The Office of the Central Cyberspace Affairs Commission, jointly with three other government agencies, released the Announcement of Launching Crackdown Directed at Illegal Collection and Use of Personal Information by Apps (the “Crackdown Announcement”) on January 25th,iii which announced the a crackdown especially launched and directed at illegal collection and use of personal information by apps through the entire calendar year of 2019. On March 3rd, 2019, the panel organized for such crackdown (the “Panel”) released the Guidance to Self-Assessment on Apps regarding Illegal Collection and Use of Personal Information to guide app operators to carry out self-investigation and correction of their own behavior on the collection and use of personal information.
With the effectiveness of the Cybersecurity Law in June 2017 and the regulations and standards issued for its implementation, enterprises are facing more challenge in legal compliance of personal information protection. This article attempts to analyse, with case studies, the compliance requirements, how to achieve compliance and legal risks that enterprises may face in relation to excessive collection of personal information, with a view to provide a reference for enterprises in achieving legal compliance in the relevant businesses.
II. The Category of Personal Information
Pursuant to the Information Security Technology – Personal Information Security Specifications (GB/T 35273-2017) (“Personal Information Security Specifications”), personal information (“Personal Information”) refers to various types of electronic information, or recorded otherwise, that can be used independently or in combination with other information to identify a certain natural person or his/her various activities, including but not limited to a natural person’s name,
birthday, ID card No., personal biometric information, contact information, records and contents of communication, accounts and passwords, credit rating information, or roundabouts, etc.
An information may be determined as to whether it is a Personal Information by, primarily, either of the following criteria: (a) “distinguishable”, or “identifiable”, which refers to an information through its particularity a specific natural person can be identified. That is to say, an information falls under the definition of Personal Information if it contributes to identifying specific individuals, either alone or integrated with other information; and (b) “connected”, i.e. connection between the individual and the information. That is to say, in relation to an identified specific natural person, any information such person generates from his/her activities (such as information on personal location) is of Personal Information. Information that meets one of the aforementioned two criteria shall be determined as Personal Information.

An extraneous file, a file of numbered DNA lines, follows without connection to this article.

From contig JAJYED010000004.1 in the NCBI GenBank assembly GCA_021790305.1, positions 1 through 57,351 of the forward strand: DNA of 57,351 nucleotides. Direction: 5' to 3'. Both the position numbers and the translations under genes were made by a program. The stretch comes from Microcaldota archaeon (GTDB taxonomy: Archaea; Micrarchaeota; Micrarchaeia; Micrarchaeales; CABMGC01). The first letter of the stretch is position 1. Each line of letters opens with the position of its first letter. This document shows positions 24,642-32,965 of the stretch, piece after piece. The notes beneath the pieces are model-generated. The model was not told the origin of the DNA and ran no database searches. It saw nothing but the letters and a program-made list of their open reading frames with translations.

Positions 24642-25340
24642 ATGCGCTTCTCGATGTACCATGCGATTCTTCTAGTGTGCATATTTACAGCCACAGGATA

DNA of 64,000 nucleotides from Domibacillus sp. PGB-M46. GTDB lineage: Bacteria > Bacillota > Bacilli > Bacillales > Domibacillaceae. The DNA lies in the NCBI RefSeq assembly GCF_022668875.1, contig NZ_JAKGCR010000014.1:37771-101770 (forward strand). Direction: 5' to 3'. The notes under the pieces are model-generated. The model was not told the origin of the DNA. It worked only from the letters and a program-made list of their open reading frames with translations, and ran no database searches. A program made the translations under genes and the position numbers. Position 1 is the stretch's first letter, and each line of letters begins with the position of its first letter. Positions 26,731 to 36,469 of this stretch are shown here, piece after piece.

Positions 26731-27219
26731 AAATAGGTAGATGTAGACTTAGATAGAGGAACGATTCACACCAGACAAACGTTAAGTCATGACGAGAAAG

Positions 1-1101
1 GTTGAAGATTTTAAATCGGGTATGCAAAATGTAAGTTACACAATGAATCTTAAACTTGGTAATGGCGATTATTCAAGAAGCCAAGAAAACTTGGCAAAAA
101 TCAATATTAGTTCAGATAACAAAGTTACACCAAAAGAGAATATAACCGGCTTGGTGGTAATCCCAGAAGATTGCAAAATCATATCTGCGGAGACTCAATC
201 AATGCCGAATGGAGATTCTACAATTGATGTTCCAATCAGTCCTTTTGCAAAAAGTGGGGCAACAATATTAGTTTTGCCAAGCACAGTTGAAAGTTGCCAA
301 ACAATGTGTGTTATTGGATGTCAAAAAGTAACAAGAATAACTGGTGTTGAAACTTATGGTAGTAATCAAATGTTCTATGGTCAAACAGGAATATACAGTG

Further from Cybersecurity Law, Personal Information Security Specifications add one more criteria of Personal Information, i.e. information reporting the activities of a specific natural person. The report of CCA and conclusion of the meeting of ISC, as described in the Foreword above, would suggest that any information in relation to a certain natural person also falls into the category of Personal Information, even if which is unable being used to identify such certain natural person.
III. Principles and Rulings on Restrictions for Collection of Personal Information
The Cybersecurity Law and Personal Information Security Specifications and other relevant regulations set forth, directly or indirectly, a number of principles for the protection of Personal Information, under which two are the primary principles which restrict the collection of Personal Information.
1. Principle of Restriction - Purpose of Collection The principle of restriction is to define the purpose of a legal collection of Personal Information, i.e. collection of Personal Information must have a lawful, legitimate, necessary and clearly-defined purpose, and shall not go beyond such purpose (the “Purpose Restriction Principle”).
As CCA pointed out in the Evaluation Report on 100 Apps that many apps collected Personal Information that are of no obvious relevance to the functions of such apps commonly understood by consumers, and such collection even far exceeding a reasonable extent. A typical example is that apps of video and audio play and apps of photographing and beautification tend to collect information on user’s location, which is unnecessary for providing such services. It is hence suspected of an excessive collection.